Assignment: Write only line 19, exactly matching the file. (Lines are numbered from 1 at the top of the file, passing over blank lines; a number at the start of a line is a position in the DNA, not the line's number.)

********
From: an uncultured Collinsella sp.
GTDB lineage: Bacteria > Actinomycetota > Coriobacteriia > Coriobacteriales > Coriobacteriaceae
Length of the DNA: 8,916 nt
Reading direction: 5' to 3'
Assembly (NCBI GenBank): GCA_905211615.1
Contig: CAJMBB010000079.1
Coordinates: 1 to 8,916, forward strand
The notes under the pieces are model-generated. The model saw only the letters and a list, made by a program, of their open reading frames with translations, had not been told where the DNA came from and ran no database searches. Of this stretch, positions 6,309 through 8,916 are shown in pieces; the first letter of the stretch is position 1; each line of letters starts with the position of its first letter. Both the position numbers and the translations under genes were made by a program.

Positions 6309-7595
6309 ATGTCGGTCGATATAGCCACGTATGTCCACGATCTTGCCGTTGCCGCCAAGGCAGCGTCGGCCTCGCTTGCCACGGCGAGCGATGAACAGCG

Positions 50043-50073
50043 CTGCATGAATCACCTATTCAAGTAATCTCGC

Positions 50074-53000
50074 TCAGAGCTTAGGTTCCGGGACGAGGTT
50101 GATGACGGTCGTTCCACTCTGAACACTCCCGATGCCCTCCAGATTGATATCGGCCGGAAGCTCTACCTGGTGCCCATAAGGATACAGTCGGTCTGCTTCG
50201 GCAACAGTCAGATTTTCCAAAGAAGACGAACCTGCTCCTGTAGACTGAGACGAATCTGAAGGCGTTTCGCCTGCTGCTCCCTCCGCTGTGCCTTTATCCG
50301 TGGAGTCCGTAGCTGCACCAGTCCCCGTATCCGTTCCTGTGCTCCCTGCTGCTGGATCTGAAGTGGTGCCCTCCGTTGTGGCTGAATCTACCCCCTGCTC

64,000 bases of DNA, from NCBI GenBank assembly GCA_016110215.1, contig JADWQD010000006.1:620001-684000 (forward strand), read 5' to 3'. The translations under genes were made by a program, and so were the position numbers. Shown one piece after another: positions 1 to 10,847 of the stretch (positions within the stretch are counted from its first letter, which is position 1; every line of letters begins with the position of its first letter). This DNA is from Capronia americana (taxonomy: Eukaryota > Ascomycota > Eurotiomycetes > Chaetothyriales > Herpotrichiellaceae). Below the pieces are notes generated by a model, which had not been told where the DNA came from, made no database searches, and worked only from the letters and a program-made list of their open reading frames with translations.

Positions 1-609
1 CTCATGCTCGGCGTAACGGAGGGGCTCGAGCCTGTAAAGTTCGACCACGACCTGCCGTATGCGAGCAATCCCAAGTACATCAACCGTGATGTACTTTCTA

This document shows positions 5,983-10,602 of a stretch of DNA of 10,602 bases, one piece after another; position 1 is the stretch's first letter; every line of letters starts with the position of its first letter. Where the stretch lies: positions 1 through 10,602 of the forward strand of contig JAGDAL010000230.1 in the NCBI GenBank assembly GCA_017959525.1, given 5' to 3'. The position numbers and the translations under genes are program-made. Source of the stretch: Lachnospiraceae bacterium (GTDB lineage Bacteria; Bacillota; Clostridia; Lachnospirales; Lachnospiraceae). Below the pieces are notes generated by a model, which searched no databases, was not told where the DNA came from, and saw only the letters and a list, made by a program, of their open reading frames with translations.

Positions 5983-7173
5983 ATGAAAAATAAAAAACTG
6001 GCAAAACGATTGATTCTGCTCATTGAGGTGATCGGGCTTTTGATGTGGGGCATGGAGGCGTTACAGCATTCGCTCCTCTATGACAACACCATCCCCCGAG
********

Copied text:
Positions 1-609